So, last shopski I posted a picture of my next project:
I fully admit this picture is pretty vague, which is fine since I didn't even follow it very well. It is a boring bar holder for holding a boring bar like this:
I got a set of these with 3/4" shanks for a ridiculous price and I need one to bore a hole on a part I need to make for the Rabbit. People want absurd money for used holders and I couldn't find one that would fit my lathe well.
So, obviously, I made one from scratch. This seems to be a recurring theme...
About $20 worth of scratch:
That's a piece of 1"x2" steel, a piece of 1/2"x2" steel, a piece of 3/8"x2" steel, and a 4" long bolt. The plan is to make a stack of steel and drill a 3/4" hole in it to hold the boring bar. This will be slightly complicated by the fact that I don't have a 3/4" drill.
So I started off by laying out sort of what I wanted. I need to get some Dykem or something but in the meantime, blue dry erase marker works pretty well:
Next I cut my parts: one piece of the 3/8" steel, one piece of the 1/2" steel, and two pieces of the 1" steel. I did all this with an angle grinder; the 1" steel is too thick to cut in one pass, so I did one pass down one side, then tried to cut through the other side, but the blade caught and this happened:
I thanked the shop gods that that was the worst of it and proceeded to cut the rest of the way with a hacksaw. (In case you aren't aware: those cutoff discs can really fuck you up if they break while spinning; I'm sure you can find pictures of the results on the internet but I'll spare you the eyebleach unless you really want to know.) Hacksawing wasn't the worst since I had the piece solidly clamped in a vise and could really lean on the saw.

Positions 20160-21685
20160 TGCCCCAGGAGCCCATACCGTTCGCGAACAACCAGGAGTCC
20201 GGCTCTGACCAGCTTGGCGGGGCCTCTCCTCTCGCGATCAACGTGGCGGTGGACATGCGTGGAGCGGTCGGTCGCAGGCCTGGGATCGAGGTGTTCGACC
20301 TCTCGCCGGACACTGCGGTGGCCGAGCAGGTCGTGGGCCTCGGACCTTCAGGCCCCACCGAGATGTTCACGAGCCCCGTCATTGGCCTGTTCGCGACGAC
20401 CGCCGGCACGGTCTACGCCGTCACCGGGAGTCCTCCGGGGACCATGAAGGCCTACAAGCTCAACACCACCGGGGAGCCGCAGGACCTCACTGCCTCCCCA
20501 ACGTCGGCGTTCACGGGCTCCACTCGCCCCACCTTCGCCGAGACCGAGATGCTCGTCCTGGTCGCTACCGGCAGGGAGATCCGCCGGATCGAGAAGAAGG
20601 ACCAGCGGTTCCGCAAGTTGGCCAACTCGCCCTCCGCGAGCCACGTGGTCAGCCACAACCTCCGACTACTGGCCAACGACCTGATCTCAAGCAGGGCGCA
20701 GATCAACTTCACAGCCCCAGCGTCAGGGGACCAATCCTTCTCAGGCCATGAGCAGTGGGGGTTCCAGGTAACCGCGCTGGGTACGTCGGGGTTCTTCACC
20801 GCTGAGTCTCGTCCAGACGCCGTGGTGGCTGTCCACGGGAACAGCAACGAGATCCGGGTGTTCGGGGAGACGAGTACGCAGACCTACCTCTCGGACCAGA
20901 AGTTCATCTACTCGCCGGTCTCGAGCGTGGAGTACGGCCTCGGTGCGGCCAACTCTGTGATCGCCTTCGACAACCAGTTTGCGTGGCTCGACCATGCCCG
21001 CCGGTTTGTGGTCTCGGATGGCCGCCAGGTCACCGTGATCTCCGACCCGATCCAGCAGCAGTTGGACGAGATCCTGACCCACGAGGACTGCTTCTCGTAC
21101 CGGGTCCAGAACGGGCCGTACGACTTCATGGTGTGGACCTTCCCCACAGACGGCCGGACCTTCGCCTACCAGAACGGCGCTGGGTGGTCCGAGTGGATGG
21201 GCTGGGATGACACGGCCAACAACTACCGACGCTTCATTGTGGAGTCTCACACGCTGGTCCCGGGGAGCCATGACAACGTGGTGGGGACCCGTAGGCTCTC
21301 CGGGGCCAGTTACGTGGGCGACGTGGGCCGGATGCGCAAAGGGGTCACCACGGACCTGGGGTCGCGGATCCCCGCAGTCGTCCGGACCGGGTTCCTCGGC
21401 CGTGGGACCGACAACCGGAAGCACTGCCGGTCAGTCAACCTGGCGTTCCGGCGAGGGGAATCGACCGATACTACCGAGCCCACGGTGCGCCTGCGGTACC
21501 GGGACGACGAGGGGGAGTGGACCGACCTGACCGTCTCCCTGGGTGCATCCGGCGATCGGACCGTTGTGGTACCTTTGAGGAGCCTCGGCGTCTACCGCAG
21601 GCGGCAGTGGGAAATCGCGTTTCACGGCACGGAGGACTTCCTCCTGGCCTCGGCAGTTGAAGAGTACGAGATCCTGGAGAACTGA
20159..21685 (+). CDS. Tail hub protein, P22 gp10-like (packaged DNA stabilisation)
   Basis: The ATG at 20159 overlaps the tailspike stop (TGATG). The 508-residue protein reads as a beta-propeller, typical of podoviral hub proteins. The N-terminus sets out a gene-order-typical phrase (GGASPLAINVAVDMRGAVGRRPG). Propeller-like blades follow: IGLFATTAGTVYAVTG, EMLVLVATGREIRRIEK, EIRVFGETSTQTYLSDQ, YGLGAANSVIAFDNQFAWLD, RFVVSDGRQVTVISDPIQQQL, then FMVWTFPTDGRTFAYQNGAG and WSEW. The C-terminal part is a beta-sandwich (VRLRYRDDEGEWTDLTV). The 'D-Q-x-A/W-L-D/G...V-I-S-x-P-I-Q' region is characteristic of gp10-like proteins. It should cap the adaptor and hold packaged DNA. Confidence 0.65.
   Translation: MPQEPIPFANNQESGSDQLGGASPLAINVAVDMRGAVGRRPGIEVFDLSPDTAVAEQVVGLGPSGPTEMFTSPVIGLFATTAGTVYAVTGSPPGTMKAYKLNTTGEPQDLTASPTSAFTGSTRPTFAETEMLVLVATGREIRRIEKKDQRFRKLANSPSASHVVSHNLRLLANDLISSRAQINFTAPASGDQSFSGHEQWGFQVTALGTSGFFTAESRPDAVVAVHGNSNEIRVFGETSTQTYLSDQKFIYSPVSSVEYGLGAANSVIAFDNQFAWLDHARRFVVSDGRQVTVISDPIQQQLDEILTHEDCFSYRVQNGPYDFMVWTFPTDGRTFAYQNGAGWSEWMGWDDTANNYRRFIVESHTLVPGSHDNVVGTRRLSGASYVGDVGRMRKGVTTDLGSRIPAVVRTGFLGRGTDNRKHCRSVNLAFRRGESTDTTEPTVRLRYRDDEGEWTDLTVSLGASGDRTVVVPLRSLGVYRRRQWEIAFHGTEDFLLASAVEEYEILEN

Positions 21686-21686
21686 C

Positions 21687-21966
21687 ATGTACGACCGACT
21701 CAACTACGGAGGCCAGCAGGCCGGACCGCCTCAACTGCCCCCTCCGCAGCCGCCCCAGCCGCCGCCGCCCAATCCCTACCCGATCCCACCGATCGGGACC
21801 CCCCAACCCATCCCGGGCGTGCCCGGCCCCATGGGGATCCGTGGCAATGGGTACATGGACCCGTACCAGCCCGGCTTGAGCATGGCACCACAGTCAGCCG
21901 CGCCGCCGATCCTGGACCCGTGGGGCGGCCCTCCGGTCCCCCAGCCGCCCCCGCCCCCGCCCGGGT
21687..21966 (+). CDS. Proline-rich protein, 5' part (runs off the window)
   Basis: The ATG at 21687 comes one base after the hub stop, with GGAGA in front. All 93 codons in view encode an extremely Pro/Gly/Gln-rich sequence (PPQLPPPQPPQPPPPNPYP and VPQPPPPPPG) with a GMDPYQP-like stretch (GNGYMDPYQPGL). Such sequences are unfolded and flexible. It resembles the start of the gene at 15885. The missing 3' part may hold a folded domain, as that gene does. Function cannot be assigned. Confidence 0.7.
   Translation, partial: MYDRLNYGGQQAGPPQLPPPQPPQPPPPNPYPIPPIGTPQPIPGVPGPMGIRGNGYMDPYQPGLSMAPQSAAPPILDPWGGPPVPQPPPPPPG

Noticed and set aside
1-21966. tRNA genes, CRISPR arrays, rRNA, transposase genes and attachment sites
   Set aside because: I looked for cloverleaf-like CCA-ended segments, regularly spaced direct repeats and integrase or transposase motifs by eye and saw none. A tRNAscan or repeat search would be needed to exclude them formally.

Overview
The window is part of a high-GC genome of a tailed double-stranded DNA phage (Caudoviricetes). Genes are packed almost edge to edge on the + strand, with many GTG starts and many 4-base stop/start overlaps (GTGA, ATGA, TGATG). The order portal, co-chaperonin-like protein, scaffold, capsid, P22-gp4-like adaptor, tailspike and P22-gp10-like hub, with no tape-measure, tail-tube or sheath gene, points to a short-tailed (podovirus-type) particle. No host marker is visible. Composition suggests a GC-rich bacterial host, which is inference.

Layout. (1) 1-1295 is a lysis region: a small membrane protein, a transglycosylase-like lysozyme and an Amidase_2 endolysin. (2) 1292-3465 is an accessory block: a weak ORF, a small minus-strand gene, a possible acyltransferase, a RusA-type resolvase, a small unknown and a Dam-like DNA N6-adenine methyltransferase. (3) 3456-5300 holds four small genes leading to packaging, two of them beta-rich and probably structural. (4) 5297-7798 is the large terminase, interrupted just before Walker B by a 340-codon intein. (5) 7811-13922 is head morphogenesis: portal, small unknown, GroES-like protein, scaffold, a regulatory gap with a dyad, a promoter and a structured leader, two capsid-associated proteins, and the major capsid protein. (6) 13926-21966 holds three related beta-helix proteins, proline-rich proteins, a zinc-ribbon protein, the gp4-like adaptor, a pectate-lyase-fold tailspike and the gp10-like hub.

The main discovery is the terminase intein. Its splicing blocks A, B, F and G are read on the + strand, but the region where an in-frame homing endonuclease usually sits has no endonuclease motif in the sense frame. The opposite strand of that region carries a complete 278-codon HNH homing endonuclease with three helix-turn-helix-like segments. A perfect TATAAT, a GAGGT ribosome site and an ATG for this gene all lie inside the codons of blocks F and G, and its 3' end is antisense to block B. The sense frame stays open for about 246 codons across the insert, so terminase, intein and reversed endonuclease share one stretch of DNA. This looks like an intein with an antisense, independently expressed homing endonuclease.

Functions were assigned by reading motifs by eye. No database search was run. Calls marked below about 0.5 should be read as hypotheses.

The resulting parts:
Then I faced them in the lathe. Hot rolled steel like what I can get locally is not very square or flat, so if you want it to be, you have to machine it yourself. Usually you'd use a mill with a facing endmill for this, but I don't have one of those, so I chucked them up in the 4-jaw chuck and turned them on the lathe.
Working out how to fixture this stuff so it'd sit flat and fit in the jaws was tricky:
I figured out how to use the power crossfeed for this part. It's pretty neat to be able to set up a part, start the cut, pull a lever, and watch the lathe do the rest of it by itself...and this machine is a century old! Here's a terrible video of how this works:
The knob I turn on the apron engages the crossfeed and the lever I pull then starts feeding.
After facing everything, the part line between the two 1" blocks lined up perfectly with the center line on the lathe:
Eventually I'll bore a hole through there to hold the boring bar, but I've gotta do a few other things first.
I needed a couple screws that I could use to clamp down on the boring bar, so I drilled two holes through one of the 1" blocks, then clamped that block above the lower block and put two divots in the lower block where the holes in the top block are:
Drill the lower block with a smaller bit:
Then, tap the holes in the lower block for the screws I've got:
Clamping screws done:
Now, the 1" blocks are too short to reach the centerline, as shown in the original drawing. I've got a 1/2" block to use as a spacer, so I'll screw it to the bottom block.
Drill the lower block with a smaller bit and tap:
The three holes are placed to miss the clamp screws and the center screw that I will use to hold this to the lathe's T-slot:
Now that I can attach all three blocks together, I can face the sides of the block:
I learned to use bits of aluminum flashing to keep the jaws from marring my nice faces:
(A little too late; you can see some bite marks on one of the faces...)
Now, to drill the hole for the 1/2" bolt that's going to hold this thing to the lathe's T-slot. Since I have to go through 2 and a half inches of steel, I opted to drill this hole on the lathe instead of in a drill press. The magic of a 4-jaw chuck is that each jaw moves independently, so you can chuck up things off-center.
To drill a hole on a lathe, first you've gotta use a short countersink bit to give the drill bit something to center on, otherwise it'll snap:
(Notice how the block is off-center.)
Next, put a 1/2" drill bit in the tailstock and go to town. My wife did this one:
Now that I've got a hole for the bolt, time to build the lower plate that fits in the T-slot. Drill a 1/2" hole:
General idea of what I'm going for: